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Myanmar’s ‘national races’ trump citizenship

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Rohingya refugee workers carry bags of salt as they work in processing yard in Cox's Bazar, Bangladesh, 12 April 2017. (Photo: Reuters/Mohammad Ponir Hossain).

In Brief

Taingyintha, or ‘national races’, is among the most important political ideas in Myanmar today. Although the term is not well recognised or readily translated in English-language scholarship on Myanmar, it lies at the heart of the country’s contemporary politics.


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It also helps to explain the so-called ‘Rohingya problem’ on which so much has been written in recent times. So how did the idea of taingyintha become politically salient? And what is its relationship to state formation and national identity?

To answer these questions requires a little bit of digging into the recent past. As a term, taingyintha has neither a long nor glorious history. It was not a significant idea in colonial-era politics, where it seems to have been a signifier of ‘native’ identity. At the end of World War II, taingyintha featured in negotiations on the country’s draft constitution, which was ratified in 1947, but it got only two modest references in the chapter on citizenship, where it is translated as ‘indigenous races’. It wasn’t mentioned in the 1947 Panglong Agreement, which is mythologised as laying the foundations for national unity, and it remained peripheral to politics in the country prior to a military coup in 1962.

But on 12 February 1964, taingyintha went from having limited political salience to becoming a centrepiece in the project for military-dominated statehood. The junta leader, General Ne Win, used the Union Day address to urge ‘national races’ to come together for the good of the nation. In so doing, he inaugurated a new programme of action based on a state-sponsored conception of taingyintha as political community. Within the same year, the government had set up an Academy for the Development of National Races. The following year, staff from universities around the country began state-directed fieldwork to document and publish authoritative studies on national races’ culture.

Although Ne Win’s one-party state collapsed under the weight of nationwide protests in 1988, the idea of national races not only prevailed, but also emerged stronger than ever. A newly comprised military junta that seized control of government announced that ‘non-disintegration of national [taingyintha] solidarity’ was the second of its three main causes. For want of any other unifying motif, national races were invoked on every broadcast and publication, and at every major event.

The new military junta used the term to mean different things. On the one hand, ‘national races’ was used to describe the members of a single political community, united in struggle against common enemies inside and out. On the other, it was used to denote people living in remote parts of the country who had failed to progress due to civil war and ignorance. Between them, these usages worked to justify relentless military campaigns against armed groups operating under the banners of multitudinous national races.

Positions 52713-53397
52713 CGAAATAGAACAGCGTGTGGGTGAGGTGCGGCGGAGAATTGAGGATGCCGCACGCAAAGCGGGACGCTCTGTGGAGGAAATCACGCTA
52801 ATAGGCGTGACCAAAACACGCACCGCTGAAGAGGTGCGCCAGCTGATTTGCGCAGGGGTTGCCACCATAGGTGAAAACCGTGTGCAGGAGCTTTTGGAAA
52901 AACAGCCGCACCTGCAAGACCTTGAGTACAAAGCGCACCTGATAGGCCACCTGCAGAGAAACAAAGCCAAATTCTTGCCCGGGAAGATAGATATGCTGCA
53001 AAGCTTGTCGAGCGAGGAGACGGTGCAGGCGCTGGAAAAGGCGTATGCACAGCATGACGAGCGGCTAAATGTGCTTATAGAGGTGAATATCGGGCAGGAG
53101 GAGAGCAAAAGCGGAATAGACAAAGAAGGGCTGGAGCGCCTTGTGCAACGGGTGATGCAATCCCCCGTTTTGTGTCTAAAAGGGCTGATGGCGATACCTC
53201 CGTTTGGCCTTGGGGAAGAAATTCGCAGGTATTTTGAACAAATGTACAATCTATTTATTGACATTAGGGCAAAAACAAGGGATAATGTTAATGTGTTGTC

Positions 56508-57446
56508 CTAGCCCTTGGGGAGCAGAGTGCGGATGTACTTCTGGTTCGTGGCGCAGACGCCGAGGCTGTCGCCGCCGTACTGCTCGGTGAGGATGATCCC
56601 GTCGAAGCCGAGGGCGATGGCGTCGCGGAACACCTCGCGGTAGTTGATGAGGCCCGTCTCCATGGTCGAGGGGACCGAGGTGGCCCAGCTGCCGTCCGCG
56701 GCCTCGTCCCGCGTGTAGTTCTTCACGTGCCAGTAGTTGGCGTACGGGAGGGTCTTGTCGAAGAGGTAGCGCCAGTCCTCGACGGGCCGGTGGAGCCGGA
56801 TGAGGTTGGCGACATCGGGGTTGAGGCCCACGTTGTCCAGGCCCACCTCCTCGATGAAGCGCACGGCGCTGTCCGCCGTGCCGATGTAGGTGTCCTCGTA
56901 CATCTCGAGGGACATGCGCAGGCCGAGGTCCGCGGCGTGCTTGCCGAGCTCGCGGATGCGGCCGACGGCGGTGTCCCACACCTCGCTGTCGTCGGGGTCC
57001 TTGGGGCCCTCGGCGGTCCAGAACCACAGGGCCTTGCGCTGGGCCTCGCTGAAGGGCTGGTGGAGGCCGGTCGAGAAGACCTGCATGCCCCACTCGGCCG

Today, Myanmar’s 2008 constitution cements national races in the country’s formal institutions. It establishes a conceptual relation between taingyintha and citizenship, such that the former is irreducible to the latter. Legally and by definition, national races trump citizenship. To talk of the political community ‘Myanmar’ is to talk of taingyintha, and to talk to that community is above all to address its members not as citizens but as national races.

Because taingyintha identity had trumped citizenship, the place of people belonging to groups not recognised as national races, like people identifying or identified as Rohingya, is precarious. The only means available for the Rohingya and other excluded groups to achieve any political recognition within Myanmar is to submit to the politics of domination and insist that they too are taingyintha.

This means that Rohingya advocates must also engage with and support the idea of national races. That is, they must reproduce the idea in order to make a claim for political identity and membership. They must give assurances that if included in the schema of national races, they would be committed to the idea of taingyintha; that, ironically, they would be the most vociferous defenders of ‘national race’ identity.

Myanmar’s problem is not a ‘Rohingya problem’, but a ‘national races’ problem. The idea of taingyintha obligates groups wanting political recognition — like the Rohingya — to acquiesce to its terms as the price demanded for admission to the ‘Myanmar’ political community, only to expose them to the ire of the members of other groups already recognised as national races.

Nick Cheesman is a Fellow at the Department of Political and Social Change, The Australian National University. He is currently a member of the Institute for Advanced Study, Princeton.

A longer version of this article appeared here on New Mandala. This was adapted from the recently published How in Myanmar ‘National Races’ Came to Surpass Citizenship and Exclude Rohingya (Journal of Contemporary Asia, 2017).

One response to “Myanmar’s ‘national races’ trump citizenship”

  1. Thanks for a perspective on the challenges Myanmar faces that has not been so clearly articulated before in the EAF. What a no win proposition this is: the Rohingya have to acquiese to the majority’s notion of a ‘national race.’ But in doing this they sacrifice their own identity and invite the scorn of those in power.

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